31 Days

Day 20

How to Be
Better at Money

You're an adult. You're making money. You've got a job, maybe own a house or a car—perhaps you're even saving for retirement—you're doing everything right but deep down, you know you could be better at managing your money. It begs the question, why do so many of us feel like we don't have a handle on our finances? “It's an intimidating topic because we have no idea where to start, and it's hard to talk about money because it's such a taboo topic,” says finance expert Kristin Wong, author of Get Money. “It's hard to learn about something when no one talks about it openly.”

And it's easy to let the things you don't fully understand intimidate you, so make it a priority to learn about your options, set obtainable goals to get your money matters under control. Wong suggests asking yourself why you want to be better with your money. Do you want more freedom to buy clothes? Travel more? Move into a bigger place? “It's important to frame your relationship with money this way,” she recently told the New York Times. “Because otherwise it's just a chore.” So now that you're ready to mange your money like a pro, here is a simple checklist to get your finances working for you.

How to be better at money management

Set a Clear Budget

You won't be fully prepared to tackle your finances if you're not 100% clear on what's coming into your bank account and, more importantly, what's going out. Programs like Mint or apps like YNAB will track your expenses and deposits, helping you stay within your budget and set up actionable plans to achieving such specific goals as paying off that high APR credit card.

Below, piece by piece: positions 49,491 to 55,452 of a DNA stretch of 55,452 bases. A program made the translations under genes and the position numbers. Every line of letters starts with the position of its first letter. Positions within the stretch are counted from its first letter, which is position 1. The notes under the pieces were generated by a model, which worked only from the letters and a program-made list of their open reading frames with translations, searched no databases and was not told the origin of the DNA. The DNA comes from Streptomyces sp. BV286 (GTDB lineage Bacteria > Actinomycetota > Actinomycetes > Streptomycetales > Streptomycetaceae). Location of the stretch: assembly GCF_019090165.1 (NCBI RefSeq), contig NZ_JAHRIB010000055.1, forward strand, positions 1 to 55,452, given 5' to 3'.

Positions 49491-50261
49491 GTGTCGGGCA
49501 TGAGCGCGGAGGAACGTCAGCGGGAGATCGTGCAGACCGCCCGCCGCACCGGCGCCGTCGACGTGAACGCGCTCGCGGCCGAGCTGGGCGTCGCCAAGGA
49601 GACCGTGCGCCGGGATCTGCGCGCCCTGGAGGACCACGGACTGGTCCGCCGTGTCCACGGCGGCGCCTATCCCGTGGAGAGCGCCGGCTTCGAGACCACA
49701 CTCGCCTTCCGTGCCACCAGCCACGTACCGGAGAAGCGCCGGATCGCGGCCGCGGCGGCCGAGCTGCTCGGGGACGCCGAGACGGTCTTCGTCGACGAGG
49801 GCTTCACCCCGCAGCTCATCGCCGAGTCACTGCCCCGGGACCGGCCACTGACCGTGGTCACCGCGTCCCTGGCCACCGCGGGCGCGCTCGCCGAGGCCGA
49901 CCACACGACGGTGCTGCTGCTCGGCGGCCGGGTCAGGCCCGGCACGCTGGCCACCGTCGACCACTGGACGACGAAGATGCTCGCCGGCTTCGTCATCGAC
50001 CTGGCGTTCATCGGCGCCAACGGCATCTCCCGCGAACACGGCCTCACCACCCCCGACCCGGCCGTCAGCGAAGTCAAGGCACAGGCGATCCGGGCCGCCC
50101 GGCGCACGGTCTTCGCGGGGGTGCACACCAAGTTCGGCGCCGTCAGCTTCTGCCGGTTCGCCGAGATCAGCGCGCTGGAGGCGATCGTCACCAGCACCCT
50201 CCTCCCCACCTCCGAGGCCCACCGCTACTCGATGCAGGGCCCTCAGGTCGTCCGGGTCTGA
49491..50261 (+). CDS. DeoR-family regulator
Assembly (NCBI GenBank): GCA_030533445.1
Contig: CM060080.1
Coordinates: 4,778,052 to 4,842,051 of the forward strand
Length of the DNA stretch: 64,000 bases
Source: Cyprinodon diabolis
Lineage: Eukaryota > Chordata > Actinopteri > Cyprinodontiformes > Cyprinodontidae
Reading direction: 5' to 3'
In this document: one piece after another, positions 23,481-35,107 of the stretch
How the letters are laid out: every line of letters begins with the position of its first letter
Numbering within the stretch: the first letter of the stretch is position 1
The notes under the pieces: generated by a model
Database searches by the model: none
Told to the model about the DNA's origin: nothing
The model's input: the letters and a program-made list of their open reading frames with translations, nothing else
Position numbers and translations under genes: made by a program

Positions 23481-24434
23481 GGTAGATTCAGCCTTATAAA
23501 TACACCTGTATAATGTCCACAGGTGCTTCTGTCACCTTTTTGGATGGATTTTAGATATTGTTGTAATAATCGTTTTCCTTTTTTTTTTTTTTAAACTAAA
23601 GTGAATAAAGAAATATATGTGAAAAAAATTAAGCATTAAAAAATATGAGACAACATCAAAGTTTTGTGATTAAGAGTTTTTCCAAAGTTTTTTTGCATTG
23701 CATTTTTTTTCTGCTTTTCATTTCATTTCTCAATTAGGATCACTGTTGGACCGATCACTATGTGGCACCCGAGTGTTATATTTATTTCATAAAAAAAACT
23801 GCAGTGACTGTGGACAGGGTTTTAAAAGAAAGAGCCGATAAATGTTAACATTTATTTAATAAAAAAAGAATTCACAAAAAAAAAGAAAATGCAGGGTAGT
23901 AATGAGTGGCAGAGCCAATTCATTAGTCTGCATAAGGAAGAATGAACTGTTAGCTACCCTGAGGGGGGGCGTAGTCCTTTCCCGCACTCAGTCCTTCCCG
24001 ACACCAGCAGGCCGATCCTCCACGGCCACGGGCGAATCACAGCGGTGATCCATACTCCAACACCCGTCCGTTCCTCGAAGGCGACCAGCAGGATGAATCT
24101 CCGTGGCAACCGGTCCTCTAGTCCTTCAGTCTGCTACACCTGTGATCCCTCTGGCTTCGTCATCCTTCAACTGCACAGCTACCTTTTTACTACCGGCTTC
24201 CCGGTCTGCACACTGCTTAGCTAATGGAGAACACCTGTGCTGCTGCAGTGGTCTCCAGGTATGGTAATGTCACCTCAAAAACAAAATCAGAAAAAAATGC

Our Pick: The 50/30/20 plan, which is budgeting 50 percent of income for necessities, 30 percent for luxuries or wants, and then 20 percent back into savings or paying off debt.

Tooth illustration

Prepare for
Unbudgeted Expenses

There is a lot you can plan for in terms of your spending, but somehow, someway, there are always unforeseen costs that creep up, right? Someone's wedding, a birthday or a last-minute trip. A dentist visit or car repair that results in a $900 bill. Make sure that you're either setting some money aside (in a savings or separate account) for such unexpected payouts or keep one credit card with a zero dollar balance waiting for such emergencies. That way, you can charge the amount and take a month or two to pay it down without incurring much interest.

Tooth illustration

Automate Your Savings

One of the easiest ways to ensure you're adequately saving is to set it up to remove any chance of skipping out on your duty to put away funds. Automated deposits are easy and effective because they take money directly from your paycheck and put it into a savings account. You can also use a service or an app like Digit or Qaptial to make saving a painless endeavor. These handy apps analyze your spending and automatically deduct small amounts from your account to help you save little by little.

Consider Using Cash